Adaptable & Transferable skills
Another way that we mimic the animal world is as fathers. Once we do our part and the children are born we are back at work doing out best to provide for them. The mothers are left to take care of the kids in the house, in transit, and wherever they go.
It comes as no surprise that the majority of MCS students are males, as I am sure the same is for the majority of other companies. Most guys who come in are the heads up type anyway, and as we know awareness allows you to avoid the majority of situations. They come to train for the situations they cannot avoid. Who has more of a need for realistic training, a heads up man who is well equipped, moving through life on his own, or a mother toting three kids around town? Who is the easier target? The main difference is that the man is in a self-defense role; the woman is in a protection role. I have to wonder why I am not seeing more guys bringing the mother of their children to class, or at least attending classes that provide information that is easily transferred.
I am not sure about any other husbands and fathers reading this but my family is my world. Because of that, I go to great pains to make sure that I know what hat I am wearing when I walk out the door. Am I the lone wolf or am I the caretaker?
Where does your family fit into your training? Are you going out and equipping yourself and training to defend against a few evil doers while you are alone, or the much more likely event of it happening when you have the family in tow?
Forums are full of posts of men asking what gun, knife, or whatever should I get for my wife to carry. The question needs to pose to them, not other guys, and not to single women who donít have to hold a little ones hand everywhere they go. Moms with kids in tow just have different considerations.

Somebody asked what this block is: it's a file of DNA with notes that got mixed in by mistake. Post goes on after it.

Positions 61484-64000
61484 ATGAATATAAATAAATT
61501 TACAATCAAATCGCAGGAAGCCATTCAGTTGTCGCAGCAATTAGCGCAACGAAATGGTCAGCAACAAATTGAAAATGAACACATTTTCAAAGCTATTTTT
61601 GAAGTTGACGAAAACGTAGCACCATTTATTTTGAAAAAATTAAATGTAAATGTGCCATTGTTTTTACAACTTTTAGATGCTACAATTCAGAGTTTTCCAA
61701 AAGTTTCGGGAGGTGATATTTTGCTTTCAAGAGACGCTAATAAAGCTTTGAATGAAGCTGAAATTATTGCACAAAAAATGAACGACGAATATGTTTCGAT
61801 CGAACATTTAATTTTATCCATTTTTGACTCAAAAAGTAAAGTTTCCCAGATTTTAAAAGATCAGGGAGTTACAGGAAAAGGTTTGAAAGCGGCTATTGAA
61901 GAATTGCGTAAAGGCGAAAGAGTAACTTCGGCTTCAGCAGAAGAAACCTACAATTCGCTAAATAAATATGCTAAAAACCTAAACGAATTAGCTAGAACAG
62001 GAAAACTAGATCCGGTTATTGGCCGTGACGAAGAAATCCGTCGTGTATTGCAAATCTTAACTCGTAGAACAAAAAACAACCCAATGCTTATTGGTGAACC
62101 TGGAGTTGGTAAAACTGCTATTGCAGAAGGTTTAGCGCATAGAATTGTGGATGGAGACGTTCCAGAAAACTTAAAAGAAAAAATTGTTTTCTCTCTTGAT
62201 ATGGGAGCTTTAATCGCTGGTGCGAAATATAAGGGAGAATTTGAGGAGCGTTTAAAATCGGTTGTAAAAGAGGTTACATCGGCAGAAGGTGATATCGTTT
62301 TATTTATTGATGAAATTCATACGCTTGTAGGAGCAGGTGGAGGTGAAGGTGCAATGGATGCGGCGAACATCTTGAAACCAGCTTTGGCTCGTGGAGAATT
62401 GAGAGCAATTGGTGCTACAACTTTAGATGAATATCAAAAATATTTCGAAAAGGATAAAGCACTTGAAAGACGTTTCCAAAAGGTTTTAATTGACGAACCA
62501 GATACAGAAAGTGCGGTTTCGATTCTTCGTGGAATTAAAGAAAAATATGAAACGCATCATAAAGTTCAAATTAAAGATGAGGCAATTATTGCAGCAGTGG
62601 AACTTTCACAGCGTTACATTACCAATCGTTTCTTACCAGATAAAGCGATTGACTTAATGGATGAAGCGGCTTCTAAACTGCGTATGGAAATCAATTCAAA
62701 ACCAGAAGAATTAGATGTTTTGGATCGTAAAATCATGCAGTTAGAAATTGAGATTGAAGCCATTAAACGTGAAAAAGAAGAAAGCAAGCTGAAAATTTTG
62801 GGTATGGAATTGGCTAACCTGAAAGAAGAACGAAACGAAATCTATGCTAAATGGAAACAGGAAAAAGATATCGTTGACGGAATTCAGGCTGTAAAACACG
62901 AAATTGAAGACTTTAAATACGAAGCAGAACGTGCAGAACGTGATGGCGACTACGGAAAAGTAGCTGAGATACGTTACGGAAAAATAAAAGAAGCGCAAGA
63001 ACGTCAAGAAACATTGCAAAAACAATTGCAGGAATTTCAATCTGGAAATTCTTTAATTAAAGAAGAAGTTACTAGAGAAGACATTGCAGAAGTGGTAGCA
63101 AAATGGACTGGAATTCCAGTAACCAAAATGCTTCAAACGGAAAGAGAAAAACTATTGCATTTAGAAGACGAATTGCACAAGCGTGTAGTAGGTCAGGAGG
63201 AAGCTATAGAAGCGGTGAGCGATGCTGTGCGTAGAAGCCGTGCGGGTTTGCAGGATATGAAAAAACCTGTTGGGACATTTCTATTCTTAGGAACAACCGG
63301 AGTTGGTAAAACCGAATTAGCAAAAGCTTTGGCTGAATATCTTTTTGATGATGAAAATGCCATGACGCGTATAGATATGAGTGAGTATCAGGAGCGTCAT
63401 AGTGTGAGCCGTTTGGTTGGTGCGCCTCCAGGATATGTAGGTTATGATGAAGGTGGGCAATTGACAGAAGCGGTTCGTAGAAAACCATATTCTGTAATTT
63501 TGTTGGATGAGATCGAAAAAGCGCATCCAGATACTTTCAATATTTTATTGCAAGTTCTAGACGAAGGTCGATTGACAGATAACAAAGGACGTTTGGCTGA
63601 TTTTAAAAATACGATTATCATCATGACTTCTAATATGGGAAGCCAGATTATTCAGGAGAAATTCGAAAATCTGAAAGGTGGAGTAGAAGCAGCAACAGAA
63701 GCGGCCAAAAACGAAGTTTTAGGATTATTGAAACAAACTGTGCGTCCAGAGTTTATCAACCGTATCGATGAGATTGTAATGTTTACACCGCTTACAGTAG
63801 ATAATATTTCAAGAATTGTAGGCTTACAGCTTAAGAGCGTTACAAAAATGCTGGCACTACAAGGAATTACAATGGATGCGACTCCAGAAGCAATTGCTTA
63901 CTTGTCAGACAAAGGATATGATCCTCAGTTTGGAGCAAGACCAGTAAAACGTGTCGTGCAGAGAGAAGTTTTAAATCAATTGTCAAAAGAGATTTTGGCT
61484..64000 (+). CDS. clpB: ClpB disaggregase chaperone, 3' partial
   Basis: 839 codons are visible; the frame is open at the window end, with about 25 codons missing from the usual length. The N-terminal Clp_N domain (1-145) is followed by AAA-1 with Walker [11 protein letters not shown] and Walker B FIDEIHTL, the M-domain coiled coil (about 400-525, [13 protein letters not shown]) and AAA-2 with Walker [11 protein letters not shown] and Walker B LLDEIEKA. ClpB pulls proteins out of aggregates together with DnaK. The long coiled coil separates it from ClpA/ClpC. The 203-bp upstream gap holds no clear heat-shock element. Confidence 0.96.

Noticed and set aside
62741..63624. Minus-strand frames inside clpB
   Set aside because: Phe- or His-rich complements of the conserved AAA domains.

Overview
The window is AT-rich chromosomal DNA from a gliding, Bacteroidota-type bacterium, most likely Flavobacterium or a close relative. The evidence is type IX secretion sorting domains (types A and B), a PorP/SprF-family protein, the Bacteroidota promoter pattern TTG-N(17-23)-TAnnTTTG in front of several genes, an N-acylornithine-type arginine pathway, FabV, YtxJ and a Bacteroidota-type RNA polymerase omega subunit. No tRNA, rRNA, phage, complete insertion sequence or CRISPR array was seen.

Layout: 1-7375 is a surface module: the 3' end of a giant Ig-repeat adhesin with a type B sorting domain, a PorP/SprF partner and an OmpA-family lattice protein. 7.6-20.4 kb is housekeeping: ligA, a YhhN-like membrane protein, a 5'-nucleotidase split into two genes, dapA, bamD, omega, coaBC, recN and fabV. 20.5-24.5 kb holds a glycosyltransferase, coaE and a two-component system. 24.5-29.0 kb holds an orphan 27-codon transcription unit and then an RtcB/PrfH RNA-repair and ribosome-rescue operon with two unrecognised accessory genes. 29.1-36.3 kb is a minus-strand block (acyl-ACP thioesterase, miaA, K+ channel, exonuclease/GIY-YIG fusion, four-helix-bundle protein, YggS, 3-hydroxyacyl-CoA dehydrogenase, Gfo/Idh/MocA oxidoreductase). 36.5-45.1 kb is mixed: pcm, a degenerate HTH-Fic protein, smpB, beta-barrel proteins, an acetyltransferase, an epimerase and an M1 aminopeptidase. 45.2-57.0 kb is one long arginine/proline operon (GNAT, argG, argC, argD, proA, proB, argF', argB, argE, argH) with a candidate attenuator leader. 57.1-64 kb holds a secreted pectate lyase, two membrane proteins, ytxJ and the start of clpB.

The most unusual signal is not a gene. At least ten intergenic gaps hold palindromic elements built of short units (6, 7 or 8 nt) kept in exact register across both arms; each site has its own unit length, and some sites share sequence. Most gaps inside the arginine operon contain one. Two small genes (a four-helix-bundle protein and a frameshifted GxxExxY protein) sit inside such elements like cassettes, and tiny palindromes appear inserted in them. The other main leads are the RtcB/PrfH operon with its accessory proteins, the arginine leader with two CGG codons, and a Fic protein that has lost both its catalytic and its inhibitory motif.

Talking the wife into carrying tools she does not feel comfortable with is worthless, as a matter of fact it is more than worthless, she may lose valuable time fumbling with it instead of doing something else that may save her life.
There are two major points I am trying to get across in this article. The first is that you need to take a hard look at your training if you spend anytime being responsible for others. You doing anything besides weapons training? If you wife canít or wonít carry a weapon, do you have training you can share with her? Can you differentiate between self-defense skills and protecting others? Have you trained to maintain physical contact with your wife and kids if attacked? Do you have an adaptable plan? Consider having your wife attend a class. You may learn she is more adept than you thought.
The second thing is to consider if your training is technique or principle based? Can you share it with others in your life, with people who have a higher likelihood of needing it than you? If not you may want to evaluate how you spend your time.
Personal preparedness and protection is a lifestyle, not a rank, certificate, or club.